Marriage, Migration and Identity: Narratives of Asian Indian Middle-Class Women on Dependent Status



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This exploratory research critically examines identity negotiation and reconstruction among contemporary middle-class Asian Indian women as they transition from employment in India to a dependent H4 visa status in the United States. Most of these women have work experience prior to migration; however, moving to the U.S. on a dependent visa status restricts numerous activities that these women may engage in, including employment. This research evaluates whether and how Indian women incorporate their occupational roles in India to negotiate and reconstruct their identities in the United States. Through in-depth interviews with twenty Asian Indian women currently on a H4 visa and living in Houston, Texas, this research identifies the commonalities and differences that exist in the process of identity construction. Using an intersectionality framework and by discussing the narratives, I present a detailed understanding of what identity means to these women and what resources and capital are being used to navigate the shifts and changes in identity. My research shows that while negotiation and/or reconstruction of identity is complex given it exists at the intersection of marriage, migration, cultural beliefs, transnational ties, role exits and gender expectations, it is also dynamic with time and is a culmination of the influences as well as the impacts of multiple formal and informal social institutions. Within the theoretical structure of reflexive modernity thesis and role exits, I weave together the emerging themes to map the process of identity negotiation and reconstruction by Indian women on a dependent (H4) visa status.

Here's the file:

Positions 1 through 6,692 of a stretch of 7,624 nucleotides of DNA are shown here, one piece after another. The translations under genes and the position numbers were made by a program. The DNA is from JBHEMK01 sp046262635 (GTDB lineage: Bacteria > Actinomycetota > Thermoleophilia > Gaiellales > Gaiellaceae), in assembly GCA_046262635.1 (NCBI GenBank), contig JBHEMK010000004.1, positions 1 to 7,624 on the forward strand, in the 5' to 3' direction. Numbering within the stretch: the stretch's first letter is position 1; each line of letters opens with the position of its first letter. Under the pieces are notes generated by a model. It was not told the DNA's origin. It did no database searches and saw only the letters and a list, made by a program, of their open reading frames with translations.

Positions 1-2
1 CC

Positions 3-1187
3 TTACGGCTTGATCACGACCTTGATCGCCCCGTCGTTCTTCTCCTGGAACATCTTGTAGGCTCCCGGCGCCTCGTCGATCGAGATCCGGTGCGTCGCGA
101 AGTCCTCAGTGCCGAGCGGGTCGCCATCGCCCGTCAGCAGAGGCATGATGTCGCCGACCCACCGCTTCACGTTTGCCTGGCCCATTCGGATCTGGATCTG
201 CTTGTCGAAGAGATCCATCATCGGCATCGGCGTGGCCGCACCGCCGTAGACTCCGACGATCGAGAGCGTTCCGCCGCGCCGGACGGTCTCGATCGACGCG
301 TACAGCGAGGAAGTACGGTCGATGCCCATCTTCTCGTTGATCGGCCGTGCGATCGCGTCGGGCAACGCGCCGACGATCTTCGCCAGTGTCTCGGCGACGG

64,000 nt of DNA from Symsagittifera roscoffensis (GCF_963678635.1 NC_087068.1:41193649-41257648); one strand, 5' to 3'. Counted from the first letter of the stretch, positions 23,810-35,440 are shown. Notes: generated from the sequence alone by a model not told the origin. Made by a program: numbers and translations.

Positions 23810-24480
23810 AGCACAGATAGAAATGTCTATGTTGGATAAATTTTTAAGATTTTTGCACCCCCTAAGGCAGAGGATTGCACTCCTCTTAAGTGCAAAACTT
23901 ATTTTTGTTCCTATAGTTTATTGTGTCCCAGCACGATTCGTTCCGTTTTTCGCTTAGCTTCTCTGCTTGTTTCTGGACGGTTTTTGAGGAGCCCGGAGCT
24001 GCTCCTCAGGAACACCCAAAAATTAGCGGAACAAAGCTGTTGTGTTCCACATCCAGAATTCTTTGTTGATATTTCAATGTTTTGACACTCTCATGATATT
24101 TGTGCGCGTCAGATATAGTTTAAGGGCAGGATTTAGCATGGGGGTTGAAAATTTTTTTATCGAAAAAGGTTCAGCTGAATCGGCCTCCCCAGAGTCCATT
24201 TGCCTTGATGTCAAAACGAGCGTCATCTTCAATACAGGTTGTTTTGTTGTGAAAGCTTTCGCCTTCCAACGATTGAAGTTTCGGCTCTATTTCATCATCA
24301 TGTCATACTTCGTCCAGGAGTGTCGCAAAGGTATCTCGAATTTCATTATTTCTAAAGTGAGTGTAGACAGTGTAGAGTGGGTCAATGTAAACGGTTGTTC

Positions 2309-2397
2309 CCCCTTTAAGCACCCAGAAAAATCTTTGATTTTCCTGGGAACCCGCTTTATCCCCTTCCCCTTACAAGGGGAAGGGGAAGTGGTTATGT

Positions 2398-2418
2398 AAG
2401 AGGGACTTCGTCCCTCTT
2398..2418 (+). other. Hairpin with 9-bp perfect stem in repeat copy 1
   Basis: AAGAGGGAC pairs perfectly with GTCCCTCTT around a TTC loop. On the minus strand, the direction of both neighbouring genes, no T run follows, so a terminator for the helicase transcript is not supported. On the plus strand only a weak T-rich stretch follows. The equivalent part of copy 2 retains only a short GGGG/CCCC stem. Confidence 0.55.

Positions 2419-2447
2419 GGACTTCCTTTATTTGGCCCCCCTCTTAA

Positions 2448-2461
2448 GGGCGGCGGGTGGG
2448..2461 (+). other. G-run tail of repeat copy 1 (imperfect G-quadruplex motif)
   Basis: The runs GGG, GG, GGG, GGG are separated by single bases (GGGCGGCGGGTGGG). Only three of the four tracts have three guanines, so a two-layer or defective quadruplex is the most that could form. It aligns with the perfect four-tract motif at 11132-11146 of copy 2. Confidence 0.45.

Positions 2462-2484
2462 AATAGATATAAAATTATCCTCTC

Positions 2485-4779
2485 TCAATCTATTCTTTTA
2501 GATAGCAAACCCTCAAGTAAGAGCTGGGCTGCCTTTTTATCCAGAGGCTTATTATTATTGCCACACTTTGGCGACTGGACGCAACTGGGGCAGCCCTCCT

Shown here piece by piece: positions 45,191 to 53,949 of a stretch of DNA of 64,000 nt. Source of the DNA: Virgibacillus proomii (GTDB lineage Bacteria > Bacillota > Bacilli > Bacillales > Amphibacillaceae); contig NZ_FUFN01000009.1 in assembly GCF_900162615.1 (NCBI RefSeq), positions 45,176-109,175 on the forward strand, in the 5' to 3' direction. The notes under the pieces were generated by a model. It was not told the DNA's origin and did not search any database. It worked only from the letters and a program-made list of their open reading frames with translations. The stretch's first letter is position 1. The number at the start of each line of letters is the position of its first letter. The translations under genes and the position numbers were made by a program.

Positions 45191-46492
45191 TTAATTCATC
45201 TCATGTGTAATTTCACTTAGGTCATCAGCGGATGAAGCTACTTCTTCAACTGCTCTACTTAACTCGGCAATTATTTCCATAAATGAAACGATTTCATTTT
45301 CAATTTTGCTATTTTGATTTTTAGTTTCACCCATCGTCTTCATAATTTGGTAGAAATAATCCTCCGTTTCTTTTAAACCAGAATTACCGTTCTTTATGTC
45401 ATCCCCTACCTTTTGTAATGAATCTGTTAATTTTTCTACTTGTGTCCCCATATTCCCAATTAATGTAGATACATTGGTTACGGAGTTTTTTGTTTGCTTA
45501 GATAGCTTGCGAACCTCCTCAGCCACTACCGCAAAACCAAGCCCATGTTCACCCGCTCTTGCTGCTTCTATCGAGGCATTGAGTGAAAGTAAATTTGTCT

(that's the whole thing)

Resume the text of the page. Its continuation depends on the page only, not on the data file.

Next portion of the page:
Identity, Role exit, Asian Indian women, Migration, H4 status, Dependent, Wives